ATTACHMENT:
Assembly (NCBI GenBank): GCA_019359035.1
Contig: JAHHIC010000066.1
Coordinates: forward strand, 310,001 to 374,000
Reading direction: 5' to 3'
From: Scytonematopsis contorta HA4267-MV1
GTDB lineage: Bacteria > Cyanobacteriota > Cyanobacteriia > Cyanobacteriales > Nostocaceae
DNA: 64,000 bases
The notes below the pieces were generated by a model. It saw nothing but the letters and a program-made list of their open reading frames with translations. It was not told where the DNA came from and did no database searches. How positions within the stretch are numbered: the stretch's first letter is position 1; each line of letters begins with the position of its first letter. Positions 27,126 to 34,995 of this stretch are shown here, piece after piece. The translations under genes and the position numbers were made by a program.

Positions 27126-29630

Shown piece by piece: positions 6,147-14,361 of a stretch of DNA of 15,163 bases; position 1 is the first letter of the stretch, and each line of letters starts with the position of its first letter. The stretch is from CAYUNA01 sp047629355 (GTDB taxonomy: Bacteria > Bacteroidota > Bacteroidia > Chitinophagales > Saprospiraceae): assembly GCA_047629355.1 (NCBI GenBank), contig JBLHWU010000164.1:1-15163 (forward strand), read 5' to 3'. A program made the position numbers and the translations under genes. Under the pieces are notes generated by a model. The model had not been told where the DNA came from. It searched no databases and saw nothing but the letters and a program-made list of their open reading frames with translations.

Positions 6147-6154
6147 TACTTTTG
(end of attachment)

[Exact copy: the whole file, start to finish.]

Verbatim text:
Assembly (NCBI GenBank): GCA_019359035.1
Contig: JAHHIC010000066.1
Coordinates: forward strand, 310,001 to 374,000
Reading direction: 5' to 3'
From: Scytonematopsis contorta HA4267-MV1
GTDB lineage: Bacteria > Cyanobacteriota > Cyanobacteriia > Cyanobacteriales > Nostocaceae
DNA: 64,000 bases
The notes below the pieces were generated by a model. It saw nothing but the letters and a program-made list of their open reading frames with translations. It was not told where the DNA came from and did no database searches. How positions within the stretch are numbered: the stretch's first letter is position 1; each line of letters begins with the position of its first letter. Positions 27,126 to 34,995 of this stretch are shown here, piece after piece. The translations under genes and the position numbers were made by a program.

Positions 27126-29630

Shown piece by piece: positions 6,147-14,361 of a stretch of DNA of 15,163 bases; position 1 is the first letter of the stretch, and each line of letters starts with the position of its first letter. The stretch is from CAYUNA01 sp047629355 (GTDB taxonomy: Bacteria > Bacteroidota > Bacteroidia > Chitinophagales > Saprospiraceae): assembly GCA_047629355.1 (NCBI GenBank), contig JBLHWU010000164.1:1-15163 (forward strand), read 5' to 3'. A program made the position numbers and the translations under genes. Under the pieces are notes generated by a model. The model had not been told where the DNA came from. It searched no databases and saw nothing but the letters and a program-made list of their open reading frames with translations.

Positions 6147-6154
6147 TACTTTTG